2012 Cross Country,
Running = corporal punishment? Yeah right. Sounds like a parent complained.
I think the use of running as punishment is ill-advised, but not for the same reason those parents do. If you tell a kid "You were bad, the punishment for that will be exercise," what other conclusion can the athlete draw than "Exercise is something that you should dislike?"The kids are THERE to exercise in the first place. The AD had it right at the end of the article: if an athlete is misbehaving, send him home -- don't tell him implicitly that running is something that only bad people do.
I didn't read the article but using running as a negative punishment has long been debated. It’s been a while since my college days but even back then sports psychologists argued that it gives a negative connotation to running and exercise if it is used for discipline.And there might be something to that too. Not long ago I read "Born to Run" (out of utter disdain to fully understand the barefoot movement which I despise) and was reminded of how at some point in our lives running stops being fun. Most of us at some point loved just going out and running, playing tag, racing friends for the heck of it and sprinted ahead of our parents to see what was around the next turn. It wasn’t always about who was the fastest but about the adventure. Somewhere along the way we lost the love of running. Maybe that is because we use it as punishment and discipline or maybe it is video games, laziness, lack of parenting and club soccer (the spawn of Satan). Whatever it is we try to instill the love of running more than anything else on our team. Maybe it’s by running a new trail or by building team camaraderie through hard work and races. In the end it is my hope that their experience is more positive than negative. At some point a few of us rediscover the joy of running; that would be the cross country crowd or those who start entering road races as adults. New challenges are there to face us but no matter what stage of life you are in after those first miles you are reminded that running is hard. It is not a genetic skill like football or baseball or basketball where you can rely on genetic talent. You must put in the work, day in and day out, 365 days a year for 15-20 years to truly find out how good you can be. Just as not everyone can take a football hit, or hit a curve ball, not everyone can you handle the onset of gradual fatigue. But when someone asks you why you run and you find it hard to explain it is because in that moment of overcoming and perseverance that you realize the full extent of that joy. It is something you can’t really explain but have to experience. For punishment or pure joy let’s be honest: there is nothing like “running a lap” to refocus rowdy boys. So next time coach tell you to take a lap let’s consider it hitting the reset button out of “love” rather than a “punishment!”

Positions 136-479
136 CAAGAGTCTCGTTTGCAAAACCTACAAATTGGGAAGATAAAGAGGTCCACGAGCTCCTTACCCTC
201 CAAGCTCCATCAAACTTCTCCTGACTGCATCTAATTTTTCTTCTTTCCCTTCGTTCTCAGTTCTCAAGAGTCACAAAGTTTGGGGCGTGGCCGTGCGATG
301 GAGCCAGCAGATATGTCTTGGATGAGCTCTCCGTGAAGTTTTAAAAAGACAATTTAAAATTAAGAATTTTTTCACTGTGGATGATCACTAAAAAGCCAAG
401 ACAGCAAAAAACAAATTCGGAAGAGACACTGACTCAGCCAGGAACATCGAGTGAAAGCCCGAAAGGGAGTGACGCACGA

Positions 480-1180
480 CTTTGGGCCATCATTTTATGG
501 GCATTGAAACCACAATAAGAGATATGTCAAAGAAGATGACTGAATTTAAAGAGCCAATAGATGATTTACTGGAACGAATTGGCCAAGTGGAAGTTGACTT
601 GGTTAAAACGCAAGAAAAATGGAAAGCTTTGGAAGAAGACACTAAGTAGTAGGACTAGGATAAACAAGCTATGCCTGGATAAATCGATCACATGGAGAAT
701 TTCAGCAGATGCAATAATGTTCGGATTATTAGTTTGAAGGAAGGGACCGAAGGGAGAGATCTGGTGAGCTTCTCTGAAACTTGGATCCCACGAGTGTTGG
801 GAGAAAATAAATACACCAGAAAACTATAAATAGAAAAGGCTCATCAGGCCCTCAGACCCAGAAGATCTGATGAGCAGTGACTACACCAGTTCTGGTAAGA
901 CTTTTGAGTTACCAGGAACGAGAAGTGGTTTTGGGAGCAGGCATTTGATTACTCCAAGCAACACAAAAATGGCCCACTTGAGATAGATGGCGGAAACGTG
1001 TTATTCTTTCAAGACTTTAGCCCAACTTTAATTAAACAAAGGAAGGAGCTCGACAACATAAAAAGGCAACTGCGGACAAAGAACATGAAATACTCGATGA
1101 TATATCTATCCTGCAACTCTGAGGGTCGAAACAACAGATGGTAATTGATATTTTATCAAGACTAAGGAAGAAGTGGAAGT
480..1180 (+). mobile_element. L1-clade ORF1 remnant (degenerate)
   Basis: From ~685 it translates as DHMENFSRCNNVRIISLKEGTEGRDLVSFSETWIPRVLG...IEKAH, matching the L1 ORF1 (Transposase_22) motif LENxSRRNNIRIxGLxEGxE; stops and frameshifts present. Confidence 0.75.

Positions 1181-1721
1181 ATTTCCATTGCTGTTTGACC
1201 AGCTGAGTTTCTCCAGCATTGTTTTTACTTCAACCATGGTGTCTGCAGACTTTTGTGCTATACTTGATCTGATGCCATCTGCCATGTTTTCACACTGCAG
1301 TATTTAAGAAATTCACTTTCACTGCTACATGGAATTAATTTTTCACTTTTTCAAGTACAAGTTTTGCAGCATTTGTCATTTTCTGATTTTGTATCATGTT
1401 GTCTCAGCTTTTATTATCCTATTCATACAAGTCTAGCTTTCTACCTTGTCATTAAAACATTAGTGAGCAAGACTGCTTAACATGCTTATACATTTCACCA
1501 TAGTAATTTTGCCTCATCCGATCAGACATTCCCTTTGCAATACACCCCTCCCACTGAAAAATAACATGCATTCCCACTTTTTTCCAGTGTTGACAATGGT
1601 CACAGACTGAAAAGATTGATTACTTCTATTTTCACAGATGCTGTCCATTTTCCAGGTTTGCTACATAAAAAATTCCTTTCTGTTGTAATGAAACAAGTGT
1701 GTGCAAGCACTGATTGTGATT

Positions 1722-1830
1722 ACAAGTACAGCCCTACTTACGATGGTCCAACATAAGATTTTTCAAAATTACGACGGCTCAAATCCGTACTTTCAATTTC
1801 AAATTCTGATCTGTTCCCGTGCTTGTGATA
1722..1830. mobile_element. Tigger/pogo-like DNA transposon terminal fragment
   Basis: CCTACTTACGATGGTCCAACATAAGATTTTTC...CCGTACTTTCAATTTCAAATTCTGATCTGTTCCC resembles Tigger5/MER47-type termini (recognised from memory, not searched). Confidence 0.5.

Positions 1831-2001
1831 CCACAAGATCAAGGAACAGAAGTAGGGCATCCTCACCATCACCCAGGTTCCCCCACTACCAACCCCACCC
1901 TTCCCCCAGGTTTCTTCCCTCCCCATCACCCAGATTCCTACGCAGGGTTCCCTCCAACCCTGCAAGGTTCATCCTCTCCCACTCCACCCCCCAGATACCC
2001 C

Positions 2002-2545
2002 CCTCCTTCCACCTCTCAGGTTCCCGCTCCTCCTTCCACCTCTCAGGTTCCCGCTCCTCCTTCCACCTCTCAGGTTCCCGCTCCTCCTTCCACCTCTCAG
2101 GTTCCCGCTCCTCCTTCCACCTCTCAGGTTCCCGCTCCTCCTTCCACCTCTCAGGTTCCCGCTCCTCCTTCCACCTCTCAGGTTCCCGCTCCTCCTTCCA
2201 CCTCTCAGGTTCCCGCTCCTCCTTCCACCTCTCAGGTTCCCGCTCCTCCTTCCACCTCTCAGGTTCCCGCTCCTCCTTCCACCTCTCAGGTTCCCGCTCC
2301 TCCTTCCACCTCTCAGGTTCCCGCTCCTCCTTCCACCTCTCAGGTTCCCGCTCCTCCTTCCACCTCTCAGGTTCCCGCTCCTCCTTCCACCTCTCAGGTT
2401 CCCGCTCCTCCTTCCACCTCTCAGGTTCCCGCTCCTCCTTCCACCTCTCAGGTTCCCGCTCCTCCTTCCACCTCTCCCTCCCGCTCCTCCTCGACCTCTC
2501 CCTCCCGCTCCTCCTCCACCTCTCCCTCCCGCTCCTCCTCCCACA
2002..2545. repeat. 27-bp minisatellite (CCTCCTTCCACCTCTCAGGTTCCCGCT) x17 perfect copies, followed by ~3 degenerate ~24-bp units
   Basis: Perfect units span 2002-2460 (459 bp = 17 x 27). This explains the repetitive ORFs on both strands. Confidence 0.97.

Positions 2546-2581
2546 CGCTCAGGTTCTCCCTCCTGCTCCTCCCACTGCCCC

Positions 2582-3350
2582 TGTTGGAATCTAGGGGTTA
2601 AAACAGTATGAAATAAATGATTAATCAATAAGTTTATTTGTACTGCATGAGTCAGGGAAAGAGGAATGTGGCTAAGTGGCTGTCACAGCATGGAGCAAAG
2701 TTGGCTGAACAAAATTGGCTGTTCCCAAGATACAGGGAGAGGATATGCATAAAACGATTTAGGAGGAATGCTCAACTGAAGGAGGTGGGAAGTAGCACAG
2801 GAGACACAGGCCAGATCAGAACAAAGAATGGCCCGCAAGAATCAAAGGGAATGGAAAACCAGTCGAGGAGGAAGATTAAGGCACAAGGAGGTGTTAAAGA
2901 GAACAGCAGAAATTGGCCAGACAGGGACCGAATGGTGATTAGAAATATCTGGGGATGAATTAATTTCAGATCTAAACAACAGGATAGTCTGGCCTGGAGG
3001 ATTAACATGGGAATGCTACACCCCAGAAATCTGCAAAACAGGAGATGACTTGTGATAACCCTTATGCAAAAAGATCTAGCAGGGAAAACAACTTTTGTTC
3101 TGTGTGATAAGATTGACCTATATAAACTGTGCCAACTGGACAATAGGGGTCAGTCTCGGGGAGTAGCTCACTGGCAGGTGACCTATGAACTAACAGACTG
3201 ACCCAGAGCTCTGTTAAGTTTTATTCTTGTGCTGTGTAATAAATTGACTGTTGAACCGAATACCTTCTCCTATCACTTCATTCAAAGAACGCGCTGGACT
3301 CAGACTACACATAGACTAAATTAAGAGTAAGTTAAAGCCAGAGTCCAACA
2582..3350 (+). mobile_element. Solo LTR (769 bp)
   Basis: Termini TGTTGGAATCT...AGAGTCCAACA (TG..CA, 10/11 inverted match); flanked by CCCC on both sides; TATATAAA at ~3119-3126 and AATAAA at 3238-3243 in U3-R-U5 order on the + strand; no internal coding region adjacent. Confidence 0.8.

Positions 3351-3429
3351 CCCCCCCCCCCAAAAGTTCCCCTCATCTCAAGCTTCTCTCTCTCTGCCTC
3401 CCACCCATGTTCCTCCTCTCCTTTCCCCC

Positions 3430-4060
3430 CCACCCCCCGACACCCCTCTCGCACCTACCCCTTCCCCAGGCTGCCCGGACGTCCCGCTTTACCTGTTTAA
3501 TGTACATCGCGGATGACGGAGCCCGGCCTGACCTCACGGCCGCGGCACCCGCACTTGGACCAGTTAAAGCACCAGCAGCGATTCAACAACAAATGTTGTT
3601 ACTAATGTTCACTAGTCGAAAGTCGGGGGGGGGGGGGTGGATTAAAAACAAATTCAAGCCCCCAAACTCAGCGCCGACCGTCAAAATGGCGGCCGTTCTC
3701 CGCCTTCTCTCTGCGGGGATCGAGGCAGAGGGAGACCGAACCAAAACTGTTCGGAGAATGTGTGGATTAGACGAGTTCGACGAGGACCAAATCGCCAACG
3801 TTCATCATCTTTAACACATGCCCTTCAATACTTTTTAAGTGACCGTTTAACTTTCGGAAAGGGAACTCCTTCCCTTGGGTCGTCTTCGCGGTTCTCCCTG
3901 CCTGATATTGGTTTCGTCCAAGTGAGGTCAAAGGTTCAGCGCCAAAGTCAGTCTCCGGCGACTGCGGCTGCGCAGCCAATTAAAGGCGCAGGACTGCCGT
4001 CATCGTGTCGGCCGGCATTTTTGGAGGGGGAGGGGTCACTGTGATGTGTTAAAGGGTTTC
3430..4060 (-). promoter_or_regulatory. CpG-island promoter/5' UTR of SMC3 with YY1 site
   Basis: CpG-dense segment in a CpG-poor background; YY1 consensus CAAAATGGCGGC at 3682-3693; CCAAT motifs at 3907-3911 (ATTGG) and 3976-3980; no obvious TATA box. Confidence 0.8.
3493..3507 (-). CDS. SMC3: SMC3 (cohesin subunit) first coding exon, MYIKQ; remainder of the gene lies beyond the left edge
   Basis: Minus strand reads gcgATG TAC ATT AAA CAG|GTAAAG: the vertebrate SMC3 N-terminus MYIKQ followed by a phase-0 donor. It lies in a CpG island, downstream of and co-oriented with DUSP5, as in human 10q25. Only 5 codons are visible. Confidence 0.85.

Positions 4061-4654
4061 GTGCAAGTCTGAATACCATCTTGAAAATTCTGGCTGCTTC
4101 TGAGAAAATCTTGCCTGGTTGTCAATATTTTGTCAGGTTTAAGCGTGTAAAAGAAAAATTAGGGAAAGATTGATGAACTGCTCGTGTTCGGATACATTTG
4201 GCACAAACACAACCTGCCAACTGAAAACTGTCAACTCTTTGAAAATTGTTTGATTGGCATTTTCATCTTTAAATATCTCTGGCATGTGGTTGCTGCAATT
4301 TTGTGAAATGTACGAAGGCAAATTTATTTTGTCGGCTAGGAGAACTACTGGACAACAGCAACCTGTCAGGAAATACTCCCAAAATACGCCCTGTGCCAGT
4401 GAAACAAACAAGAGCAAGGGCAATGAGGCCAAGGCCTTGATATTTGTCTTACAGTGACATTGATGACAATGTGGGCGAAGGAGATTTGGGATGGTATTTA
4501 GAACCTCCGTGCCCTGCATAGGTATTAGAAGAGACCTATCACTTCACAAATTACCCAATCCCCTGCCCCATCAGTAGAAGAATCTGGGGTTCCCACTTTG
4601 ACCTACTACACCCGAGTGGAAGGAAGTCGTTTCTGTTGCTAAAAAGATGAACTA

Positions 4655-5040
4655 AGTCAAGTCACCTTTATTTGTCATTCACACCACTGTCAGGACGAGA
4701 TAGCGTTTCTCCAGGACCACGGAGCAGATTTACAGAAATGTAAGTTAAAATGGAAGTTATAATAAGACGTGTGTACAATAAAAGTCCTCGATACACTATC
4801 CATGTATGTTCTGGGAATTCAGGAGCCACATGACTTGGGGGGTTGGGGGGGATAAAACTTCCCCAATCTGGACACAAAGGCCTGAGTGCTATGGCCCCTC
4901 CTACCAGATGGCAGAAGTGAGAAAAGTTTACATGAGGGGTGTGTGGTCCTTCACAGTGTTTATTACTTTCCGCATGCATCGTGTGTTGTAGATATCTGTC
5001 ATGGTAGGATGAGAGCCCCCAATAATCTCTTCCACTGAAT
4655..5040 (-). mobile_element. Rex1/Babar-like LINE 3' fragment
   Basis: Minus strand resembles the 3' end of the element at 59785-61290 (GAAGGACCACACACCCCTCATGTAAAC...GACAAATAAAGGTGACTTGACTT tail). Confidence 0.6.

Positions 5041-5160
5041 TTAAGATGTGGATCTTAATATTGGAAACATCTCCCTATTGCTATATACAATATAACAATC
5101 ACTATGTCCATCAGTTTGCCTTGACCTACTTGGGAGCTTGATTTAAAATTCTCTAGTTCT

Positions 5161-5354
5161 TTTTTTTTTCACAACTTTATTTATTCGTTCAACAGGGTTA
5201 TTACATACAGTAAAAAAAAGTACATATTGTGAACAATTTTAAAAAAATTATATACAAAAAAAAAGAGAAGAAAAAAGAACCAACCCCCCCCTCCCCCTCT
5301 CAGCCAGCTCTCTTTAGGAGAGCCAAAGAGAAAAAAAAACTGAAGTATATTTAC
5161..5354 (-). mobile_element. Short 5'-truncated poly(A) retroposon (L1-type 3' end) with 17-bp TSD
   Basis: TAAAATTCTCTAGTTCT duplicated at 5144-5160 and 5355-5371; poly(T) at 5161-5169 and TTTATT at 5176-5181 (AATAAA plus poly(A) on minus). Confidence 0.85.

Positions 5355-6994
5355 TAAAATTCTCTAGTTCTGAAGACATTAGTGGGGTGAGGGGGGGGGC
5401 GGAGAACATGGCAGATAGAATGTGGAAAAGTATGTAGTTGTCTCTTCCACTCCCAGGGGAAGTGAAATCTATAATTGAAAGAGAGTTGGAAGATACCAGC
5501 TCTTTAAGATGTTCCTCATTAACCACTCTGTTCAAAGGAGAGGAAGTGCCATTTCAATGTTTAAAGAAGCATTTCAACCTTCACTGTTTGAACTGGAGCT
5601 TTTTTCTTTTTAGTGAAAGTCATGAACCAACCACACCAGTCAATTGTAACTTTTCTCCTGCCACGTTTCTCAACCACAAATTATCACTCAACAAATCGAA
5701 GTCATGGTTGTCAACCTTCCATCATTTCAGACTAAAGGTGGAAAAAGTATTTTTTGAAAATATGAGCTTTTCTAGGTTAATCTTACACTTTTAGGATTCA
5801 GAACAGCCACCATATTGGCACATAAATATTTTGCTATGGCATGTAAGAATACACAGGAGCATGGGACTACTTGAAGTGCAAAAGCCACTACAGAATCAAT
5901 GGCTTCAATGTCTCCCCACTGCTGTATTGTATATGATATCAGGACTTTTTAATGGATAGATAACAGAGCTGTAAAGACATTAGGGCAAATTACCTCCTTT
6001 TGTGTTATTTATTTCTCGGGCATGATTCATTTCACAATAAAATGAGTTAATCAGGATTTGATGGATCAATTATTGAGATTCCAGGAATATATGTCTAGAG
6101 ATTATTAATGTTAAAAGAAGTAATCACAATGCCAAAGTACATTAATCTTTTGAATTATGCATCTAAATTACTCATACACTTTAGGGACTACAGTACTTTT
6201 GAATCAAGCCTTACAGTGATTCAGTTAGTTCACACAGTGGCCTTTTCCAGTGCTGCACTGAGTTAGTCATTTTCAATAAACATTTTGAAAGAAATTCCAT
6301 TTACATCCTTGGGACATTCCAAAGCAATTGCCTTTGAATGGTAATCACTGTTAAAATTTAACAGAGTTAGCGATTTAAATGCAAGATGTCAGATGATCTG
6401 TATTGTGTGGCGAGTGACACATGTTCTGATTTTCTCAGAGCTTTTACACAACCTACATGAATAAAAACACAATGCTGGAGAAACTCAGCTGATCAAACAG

Very nice response Coach Small!
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